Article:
Regional Public-Private Partnership to Inspire Youth to Careers in
In honor of Computer Science and Education Week, the Pan American
Development Foundation (PADF) and partners announce a new educational
initiative in Latin America and the Caribbean called STEM in the
Americas: Inspiring the next Generation of Science and Technology
Students. The project seeks to promote science, engineering,
technology and mathematics (STEM) to young students in Argentina,
Brazil, Mexico, Colombia and Chile.
PADF and partners including The Boeing Company and the Dart Foundation
in Mexico will launch innovative STEM education initiatives that aim to
inspire young students.
While school enrollment rates have vastly improved in recent years,
Latin American students continue to rank in the bottom third worldwide
in math, reading and science, according to the latest Programme for
International Student Assessment (PISA) survey. One of the barriers to
success is unequal access to education. The region’s poorest students
are more than two years behind their wealthier counterparts, according
to the Inter-American Development Bank, which predicts it would take
decades for the region to catch up with higher performing countries.
“Science and technology education is fundamental to building a
highly-skilled, professional work force in Latin America and for driving
economic growth,” says Marcos Jimenez, CEO of Softtek USA and a board
member for PADF. “When taught well, these subjects can inspire a sense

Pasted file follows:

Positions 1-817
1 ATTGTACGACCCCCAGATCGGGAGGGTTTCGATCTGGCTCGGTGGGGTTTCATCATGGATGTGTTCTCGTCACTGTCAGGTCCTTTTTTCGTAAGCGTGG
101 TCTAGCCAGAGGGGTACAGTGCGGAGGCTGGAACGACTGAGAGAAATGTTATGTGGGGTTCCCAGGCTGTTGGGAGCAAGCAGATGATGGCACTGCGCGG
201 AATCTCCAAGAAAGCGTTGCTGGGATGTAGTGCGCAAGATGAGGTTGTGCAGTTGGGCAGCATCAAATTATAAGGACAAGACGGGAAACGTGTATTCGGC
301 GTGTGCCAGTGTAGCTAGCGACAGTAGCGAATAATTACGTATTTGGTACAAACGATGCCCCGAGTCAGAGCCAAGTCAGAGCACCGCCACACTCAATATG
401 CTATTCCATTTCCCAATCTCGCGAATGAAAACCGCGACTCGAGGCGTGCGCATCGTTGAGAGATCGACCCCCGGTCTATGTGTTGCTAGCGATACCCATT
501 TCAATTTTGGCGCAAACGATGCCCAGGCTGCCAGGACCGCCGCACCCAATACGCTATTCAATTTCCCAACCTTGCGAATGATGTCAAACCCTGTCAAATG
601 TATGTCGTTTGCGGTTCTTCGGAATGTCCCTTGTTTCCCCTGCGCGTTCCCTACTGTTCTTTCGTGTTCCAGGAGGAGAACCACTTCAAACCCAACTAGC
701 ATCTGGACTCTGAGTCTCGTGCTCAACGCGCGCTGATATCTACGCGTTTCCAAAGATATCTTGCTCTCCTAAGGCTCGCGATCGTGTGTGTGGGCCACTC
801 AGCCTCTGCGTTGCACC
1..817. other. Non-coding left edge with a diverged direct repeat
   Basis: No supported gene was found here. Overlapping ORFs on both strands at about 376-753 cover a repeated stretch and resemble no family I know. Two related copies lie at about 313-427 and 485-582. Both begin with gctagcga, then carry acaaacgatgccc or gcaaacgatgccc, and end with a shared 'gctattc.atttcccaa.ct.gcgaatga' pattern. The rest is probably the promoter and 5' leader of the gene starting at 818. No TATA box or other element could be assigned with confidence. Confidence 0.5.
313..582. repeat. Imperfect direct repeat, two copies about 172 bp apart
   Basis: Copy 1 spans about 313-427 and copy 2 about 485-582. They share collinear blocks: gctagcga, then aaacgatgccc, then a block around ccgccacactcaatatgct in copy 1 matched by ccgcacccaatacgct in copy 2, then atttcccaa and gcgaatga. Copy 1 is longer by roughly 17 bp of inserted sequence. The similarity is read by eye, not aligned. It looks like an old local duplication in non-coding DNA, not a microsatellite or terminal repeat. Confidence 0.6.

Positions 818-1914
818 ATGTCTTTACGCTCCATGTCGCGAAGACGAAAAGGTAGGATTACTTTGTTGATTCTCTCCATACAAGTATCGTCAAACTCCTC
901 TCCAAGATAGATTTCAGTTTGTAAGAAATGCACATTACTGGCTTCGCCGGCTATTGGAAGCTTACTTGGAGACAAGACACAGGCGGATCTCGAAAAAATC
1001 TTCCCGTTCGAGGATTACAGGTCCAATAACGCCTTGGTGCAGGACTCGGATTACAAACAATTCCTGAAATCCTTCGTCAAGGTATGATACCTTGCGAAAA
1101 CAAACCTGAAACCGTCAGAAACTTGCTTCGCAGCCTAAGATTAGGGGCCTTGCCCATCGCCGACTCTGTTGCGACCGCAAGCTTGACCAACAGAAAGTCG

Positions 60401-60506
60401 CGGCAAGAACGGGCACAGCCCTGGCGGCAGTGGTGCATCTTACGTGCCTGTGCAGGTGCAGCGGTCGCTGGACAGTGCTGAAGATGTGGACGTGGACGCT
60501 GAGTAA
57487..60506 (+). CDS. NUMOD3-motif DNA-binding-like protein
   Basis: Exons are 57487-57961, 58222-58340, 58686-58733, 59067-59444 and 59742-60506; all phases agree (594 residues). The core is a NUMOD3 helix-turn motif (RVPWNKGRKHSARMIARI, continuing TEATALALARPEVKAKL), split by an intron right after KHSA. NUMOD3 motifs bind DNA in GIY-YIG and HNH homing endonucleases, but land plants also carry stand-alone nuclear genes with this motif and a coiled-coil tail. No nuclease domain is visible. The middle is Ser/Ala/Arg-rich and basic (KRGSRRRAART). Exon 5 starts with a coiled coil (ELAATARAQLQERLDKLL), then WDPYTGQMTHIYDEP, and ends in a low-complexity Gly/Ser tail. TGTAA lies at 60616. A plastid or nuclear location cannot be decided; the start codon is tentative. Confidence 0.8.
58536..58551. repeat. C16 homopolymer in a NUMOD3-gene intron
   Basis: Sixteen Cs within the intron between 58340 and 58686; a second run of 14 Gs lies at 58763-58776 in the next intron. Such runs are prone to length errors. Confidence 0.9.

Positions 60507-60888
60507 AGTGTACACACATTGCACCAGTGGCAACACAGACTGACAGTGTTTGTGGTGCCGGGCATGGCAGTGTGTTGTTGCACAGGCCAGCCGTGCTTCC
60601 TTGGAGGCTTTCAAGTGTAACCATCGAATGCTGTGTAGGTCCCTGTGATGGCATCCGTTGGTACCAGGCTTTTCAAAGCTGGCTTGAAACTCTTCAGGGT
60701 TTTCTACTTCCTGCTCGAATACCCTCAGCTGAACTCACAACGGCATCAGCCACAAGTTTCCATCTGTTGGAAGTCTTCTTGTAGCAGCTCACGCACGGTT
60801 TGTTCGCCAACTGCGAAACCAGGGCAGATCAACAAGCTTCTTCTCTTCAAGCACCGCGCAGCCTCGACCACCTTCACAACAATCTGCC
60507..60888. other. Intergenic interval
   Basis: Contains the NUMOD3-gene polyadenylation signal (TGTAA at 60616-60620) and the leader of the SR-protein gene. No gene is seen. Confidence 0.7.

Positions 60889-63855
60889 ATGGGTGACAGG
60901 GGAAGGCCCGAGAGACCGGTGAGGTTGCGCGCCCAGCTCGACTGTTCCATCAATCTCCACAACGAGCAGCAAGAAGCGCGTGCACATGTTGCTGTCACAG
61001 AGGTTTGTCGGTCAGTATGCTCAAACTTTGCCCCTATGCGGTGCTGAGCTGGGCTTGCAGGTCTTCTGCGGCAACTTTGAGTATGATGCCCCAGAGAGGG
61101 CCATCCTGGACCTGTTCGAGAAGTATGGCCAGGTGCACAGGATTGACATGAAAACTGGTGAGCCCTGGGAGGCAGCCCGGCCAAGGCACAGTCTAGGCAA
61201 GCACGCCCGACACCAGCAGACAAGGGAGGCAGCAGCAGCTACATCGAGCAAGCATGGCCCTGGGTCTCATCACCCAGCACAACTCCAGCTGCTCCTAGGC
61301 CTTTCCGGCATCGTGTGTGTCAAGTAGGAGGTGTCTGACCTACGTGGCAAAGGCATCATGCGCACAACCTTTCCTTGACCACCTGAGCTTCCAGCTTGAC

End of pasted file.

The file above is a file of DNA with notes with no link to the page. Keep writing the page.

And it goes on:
of curiosity—which is tied to educational achievement—in even the
PADF is committed to furthering the UN Sustainable Development Goals.
This program aims to address income inequality, provide quality
education and promote gender equality. Whether it's a science fair
in Mexico, a nature-based science curriculum in Brazil, supplying books
to schools in Argentina or providing educational support to teachers
in Chile, PADF and partners are working to bridge the digital divide.
These STEM initiatives aim to engage young children from disadvantaged
economic backgrounds who many not otherwise have the opportunity to
learn about the field. The programs are designed to promote greater
student engagement in science and technology, particularly among
communities that are disproportionately underrepresented in these
fields, including girls and indigenous youth.
STEM in the Americas recognizes the critical role that teachers
play in promoting science and technology and will create custom
curricula based on each country’s needs.
STEM in the Americas is a member of the Latin American and Caribbean
Network for the Popularization of Science and Technology (RedPOP), an
interactive network, which promotes regional cooperation to further
education in science and technology.
“Improving the scientific and analytical skills of students can solve a
range of socioeconomic problems and help Latin American countries take a
leading role in finding solutions to the region’s most challenging
issues,” says Luisa Villegas, Deputy Senior Programs Director for PADF.
Often, teachers are not well-equipped to promote STEM education. The
STEM in the Americas project will address the need for increased
educational opportunities for vulnerable youth both inside and outside
of the classroom. In all countries, the project will build teacher
capacity as well as that of students.
For more information, or to participate, visit www.padf.org/stem.
PADF operates throughout Latin America and the Caribbean to generate
economic opportunities, advance social progress, strengthen civil
society, and prepare for and respond to natural disasters and
humanitarian crises. In 2016, the Foundation reached more than 41
million people in 14 countries. Headquartered in Washington D.C., PADF
has field offices and projects throughout Latin America and the
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PADFHearly G. Mayr, +1-202-280-3846Director of
Communications and Public [email protected]